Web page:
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Sausage dogs hounded from Germany?

  • Story Highlights
  • Germans turning their backs on dachshunds, which are a national emblem
  • The short-legged, long-bodied animals are often called "sausage dogs"
  • Only 7,158 dachshund , or "dackel", puppies were born in the country last year
  • Birth rate has dropped by about 35 percent in the last decade
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BERLIN, Germany (Reuters) -- Germans are turning their backs on dachshunds, the short-legged, long-bodied "sausage dogs" which are as much a national emblem as beer and lederhosen.

Dachsunds or "dackel", the short-legged, long-bodied "sausage dogs," are as much a national emblem as beer and lederhosen in Germany.

The German Dog Association (VDH) says only 7,158 dachshund, or "dackel", puppies were born in the country last year and the birth rate has dropped by about 35 percent in the last decade.

"Dackels are in decline because German owners have a far wider range of breeds to choose from than they did 20 years ago," said Birgit Buttner of the VDH.

Golden retrievers, Labradors and Jack Russell terriers, relative newcomers in Germany, are the main threat to the beloved dachshund, she said.

One of the country's oldest breeds, the dachshund can be long-, short- or wire-haired and is still Germany's second most popular dog after the Alsatian.

"Waldi", a multi-colored dachshund, was the mascot of the 1972 Munich Olympics and famous German owners include World War Two Afrika Korps commander Erwin Rommel and Kaiser Wilhelm II.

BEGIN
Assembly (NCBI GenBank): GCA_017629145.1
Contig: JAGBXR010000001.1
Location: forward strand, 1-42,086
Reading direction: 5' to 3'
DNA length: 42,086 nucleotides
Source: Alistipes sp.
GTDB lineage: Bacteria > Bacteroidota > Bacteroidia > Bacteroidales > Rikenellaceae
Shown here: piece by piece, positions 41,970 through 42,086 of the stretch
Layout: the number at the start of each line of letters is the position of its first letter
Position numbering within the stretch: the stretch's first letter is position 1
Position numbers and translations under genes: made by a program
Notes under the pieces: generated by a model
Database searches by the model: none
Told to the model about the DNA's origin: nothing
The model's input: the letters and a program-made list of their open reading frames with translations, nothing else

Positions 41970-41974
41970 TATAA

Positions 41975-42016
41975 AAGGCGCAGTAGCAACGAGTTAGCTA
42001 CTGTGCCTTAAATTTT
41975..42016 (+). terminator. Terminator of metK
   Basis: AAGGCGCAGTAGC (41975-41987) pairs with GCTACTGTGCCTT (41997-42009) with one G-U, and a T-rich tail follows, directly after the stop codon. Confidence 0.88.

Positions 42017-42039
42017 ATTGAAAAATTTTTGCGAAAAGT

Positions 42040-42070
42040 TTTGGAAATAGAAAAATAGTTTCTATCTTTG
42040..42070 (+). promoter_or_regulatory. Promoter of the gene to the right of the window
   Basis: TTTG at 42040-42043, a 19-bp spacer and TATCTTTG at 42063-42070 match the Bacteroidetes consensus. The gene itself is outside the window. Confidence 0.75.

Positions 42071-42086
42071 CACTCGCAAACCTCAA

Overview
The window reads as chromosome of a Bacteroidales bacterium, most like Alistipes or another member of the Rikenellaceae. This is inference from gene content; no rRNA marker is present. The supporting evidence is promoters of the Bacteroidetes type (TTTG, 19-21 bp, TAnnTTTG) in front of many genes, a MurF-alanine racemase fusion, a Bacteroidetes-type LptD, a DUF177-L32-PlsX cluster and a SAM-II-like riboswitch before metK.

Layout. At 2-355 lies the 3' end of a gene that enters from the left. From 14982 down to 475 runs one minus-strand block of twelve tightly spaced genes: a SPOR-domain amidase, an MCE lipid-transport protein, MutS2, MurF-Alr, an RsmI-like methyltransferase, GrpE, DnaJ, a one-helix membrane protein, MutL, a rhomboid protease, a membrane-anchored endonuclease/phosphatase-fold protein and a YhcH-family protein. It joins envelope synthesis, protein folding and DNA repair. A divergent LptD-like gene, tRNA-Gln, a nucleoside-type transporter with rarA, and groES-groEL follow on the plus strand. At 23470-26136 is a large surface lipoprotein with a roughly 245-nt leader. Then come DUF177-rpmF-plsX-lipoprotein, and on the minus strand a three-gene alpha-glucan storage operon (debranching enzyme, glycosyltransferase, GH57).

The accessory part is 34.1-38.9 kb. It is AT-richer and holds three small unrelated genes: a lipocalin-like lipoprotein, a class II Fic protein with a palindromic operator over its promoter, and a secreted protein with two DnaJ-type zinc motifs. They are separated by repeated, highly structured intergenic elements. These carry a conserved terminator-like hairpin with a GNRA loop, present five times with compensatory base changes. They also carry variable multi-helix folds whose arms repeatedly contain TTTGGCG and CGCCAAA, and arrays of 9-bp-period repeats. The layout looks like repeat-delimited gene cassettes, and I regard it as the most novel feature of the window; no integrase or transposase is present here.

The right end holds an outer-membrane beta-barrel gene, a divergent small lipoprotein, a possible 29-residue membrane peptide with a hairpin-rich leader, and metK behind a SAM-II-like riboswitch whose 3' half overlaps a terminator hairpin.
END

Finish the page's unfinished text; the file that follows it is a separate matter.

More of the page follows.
Owners love the long-eared hounds for having an independent, even stubborn, character.

"They are ideal family pets because they are vigilant, loyal and they really have a character of their own," said Margitta Trogisch, of the German Dackel Club. She insists there is no danger of the breed dying out.

The dogs, which weigh between 3 and 10 kilos and cost about 500 euros, have been bred for hunting since the Middle Ages, and dachshund translates literally as "badger dog".

Their short legs, elongated bodies and long snouts allow them to burrow into holes to catch badgers and foxes. Trogisch, who has two of her own, welcomes the decline in dachshunds' popularity.

"If dogs become too fashionable, they are sold on the black market and can develop health problems because they are not immunized properly and then illness can spread," she said.

However, even if dachshunds are in decline in Germany, they are booming in Japan where last year 20,000 puppies were bred.

Japan's soccer team used a miniature dachshund, named "Erwin Rommel", as its mascot at last year's World Cup in Germany. E-mail to a friend E-mail to a friend

Copyright 2007 Reuters. All rights reserved.This material may not be published, broadcast, rewritten, or redistributed.

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